Thoughts on CES: Democratization of Content Delivery
The high level takeaways from CES are simplistic - devices are getting better, faster, smaller and smarter. The word is getting more connected, and there are more businesses and more applications capitalizing on that connectivity. What was once novel and geeky is now mainstream and profitable. At the same time, the market is now predictably getting more and more crowded, with Chinese vendors focused on pushing down price, Korean vendors focused on delivering value and volume, and Japanese vendors once again beginning to get sidelined as they search for the next new disruptive technology or product category to enable at a more fundamental R&D level. That said, if a vendor is in the market peddling a dumb device, there is no choice but to compete on price, and for a majority of businesses that will not get you very far.
For Frost and Sullivan, the interesting developments are occurring in the business-enabling layers that are taking the solved device problem and the solved network connectivity problem and translating them into new markets, new market shares, and new customer value. Network ubiquity is here, device ubiquity is here, now content ubiquity is key. Consumers want devices that can get them access to interesting content in personalized fashion with a high quality of experience. Devices could be inherently smart, or may be smartified by the devices connected to them. For example, a TV with a streaming media device, or a set top box with a smart phone or tablet companion app, can provide highly compelling content experiences. We emphasize that high quality content experiences in terms of QoS and QoE are key. Competitive differentiation ultimately comes down to the fidelity of the content, and how users can consume and experience it. Consumers no longer wish to be tethered to a single Pay TV provider, and both Pay TV providers and device vendors understand that. This is driving innovation behind every class of consumer devices - TVs, streaming media devices, game consoles, tablets, smart phones, and even set top boxes. While 4K is a great press theme, all resolutions and bandwidths of content are relevant to the new content economy. Business models are clearly dictating the democratization of content delivery, give that it's not just with the traditional CSPs who have the pipes. If you are someone who has an interesting business model and content library, devices and networks exist to get you to your audience - worldwide. No one is debating any longer whether video anytime, anywhere on any device is a viable model.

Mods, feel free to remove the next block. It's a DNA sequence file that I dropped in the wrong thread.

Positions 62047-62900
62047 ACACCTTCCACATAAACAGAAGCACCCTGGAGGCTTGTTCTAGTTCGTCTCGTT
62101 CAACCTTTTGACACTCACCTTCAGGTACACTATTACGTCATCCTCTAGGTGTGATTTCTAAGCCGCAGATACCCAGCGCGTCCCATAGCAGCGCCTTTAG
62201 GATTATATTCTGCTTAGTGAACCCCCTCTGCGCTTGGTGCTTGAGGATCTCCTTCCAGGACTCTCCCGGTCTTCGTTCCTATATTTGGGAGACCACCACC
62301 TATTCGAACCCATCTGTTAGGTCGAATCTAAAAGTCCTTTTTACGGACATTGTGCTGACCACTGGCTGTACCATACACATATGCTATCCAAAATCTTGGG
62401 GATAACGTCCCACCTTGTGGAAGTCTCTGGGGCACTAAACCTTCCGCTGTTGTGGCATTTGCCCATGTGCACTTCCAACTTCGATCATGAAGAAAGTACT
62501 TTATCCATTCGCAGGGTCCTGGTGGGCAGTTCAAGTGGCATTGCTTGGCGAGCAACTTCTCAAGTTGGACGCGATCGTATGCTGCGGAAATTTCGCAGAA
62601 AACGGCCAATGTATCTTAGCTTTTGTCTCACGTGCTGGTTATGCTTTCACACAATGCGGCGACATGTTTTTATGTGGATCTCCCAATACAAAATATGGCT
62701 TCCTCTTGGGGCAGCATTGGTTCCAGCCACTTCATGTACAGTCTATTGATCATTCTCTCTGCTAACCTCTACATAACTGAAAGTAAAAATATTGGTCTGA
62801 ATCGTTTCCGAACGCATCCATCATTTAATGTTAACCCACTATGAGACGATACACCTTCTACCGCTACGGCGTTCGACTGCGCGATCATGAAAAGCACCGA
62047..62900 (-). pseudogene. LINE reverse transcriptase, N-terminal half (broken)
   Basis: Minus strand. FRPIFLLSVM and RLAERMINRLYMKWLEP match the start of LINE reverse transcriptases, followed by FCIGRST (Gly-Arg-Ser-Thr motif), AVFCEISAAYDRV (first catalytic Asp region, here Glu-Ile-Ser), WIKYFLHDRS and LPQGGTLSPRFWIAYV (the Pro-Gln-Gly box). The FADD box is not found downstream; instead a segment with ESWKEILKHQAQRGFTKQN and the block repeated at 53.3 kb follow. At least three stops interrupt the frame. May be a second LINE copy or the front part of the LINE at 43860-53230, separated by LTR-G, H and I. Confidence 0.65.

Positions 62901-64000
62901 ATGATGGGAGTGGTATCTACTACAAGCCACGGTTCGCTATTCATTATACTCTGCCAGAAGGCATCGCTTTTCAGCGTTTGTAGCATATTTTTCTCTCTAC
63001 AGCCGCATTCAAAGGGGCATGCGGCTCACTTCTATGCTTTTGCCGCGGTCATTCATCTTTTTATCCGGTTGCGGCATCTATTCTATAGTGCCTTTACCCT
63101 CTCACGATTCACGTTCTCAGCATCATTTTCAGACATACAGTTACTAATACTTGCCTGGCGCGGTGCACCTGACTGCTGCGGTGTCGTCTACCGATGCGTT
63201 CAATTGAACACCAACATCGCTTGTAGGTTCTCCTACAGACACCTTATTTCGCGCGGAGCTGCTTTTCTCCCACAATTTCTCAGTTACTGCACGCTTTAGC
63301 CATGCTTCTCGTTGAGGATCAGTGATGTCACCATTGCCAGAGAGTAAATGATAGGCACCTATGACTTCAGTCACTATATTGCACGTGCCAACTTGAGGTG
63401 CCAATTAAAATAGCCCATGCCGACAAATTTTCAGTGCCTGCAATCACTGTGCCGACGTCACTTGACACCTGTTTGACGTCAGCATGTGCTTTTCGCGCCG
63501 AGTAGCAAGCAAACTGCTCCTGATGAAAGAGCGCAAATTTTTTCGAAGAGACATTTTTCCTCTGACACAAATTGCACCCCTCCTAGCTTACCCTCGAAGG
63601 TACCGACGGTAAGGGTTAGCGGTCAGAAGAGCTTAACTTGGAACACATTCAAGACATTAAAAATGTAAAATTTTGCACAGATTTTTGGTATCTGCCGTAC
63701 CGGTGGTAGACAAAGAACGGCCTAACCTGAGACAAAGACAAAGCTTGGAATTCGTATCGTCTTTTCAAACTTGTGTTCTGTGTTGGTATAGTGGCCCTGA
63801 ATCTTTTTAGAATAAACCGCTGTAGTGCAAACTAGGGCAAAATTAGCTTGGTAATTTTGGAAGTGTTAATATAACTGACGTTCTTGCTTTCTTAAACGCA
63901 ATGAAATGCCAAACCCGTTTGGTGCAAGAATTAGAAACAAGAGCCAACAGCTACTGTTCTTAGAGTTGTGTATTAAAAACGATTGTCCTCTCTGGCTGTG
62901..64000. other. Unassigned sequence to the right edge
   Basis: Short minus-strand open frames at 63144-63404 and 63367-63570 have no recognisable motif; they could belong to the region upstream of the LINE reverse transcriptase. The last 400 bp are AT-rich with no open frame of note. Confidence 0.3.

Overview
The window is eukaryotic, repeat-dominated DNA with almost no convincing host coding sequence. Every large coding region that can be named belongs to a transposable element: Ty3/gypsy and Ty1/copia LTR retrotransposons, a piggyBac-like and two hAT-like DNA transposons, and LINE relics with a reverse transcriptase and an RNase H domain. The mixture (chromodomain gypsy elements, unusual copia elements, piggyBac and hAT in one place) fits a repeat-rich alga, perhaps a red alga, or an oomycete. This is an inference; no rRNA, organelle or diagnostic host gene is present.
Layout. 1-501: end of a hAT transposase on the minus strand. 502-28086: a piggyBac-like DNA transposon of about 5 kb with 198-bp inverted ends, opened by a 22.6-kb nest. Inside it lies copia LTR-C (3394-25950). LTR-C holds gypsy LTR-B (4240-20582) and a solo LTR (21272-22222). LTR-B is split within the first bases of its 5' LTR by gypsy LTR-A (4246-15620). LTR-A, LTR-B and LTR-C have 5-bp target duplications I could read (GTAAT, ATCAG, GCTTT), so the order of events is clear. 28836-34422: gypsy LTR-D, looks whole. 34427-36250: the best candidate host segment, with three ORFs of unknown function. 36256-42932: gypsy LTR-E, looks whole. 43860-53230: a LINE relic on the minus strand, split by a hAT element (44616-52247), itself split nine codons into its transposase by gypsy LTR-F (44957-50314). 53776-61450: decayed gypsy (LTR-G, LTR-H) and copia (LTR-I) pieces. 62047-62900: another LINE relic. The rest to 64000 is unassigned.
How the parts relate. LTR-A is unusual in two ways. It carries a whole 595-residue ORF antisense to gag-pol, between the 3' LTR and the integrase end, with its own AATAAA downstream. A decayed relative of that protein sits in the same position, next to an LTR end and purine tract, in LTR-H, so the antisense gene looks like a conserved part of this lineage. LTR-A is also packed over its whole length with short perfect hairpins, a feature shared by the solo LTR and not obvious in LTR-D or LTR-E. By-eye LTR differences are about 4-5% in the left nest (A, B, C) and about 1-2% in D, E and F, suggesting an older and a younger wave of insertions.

That said, online content success is still elusive amidst a crowded and confused market, and growth is highly dependent on execution as well as platform reach. The fallout of the successful maturation of the device ecosystem, as clear at CES 2015, is that industry limitations are now on the actual content itself and how you can package it. Also crucial are experience-optimizing technologies such as metadata, analytics, cross-platform integration and application portability. Security remains a key consideration (in the DRM sense), but is by and large considered a solved problem except for 4K content.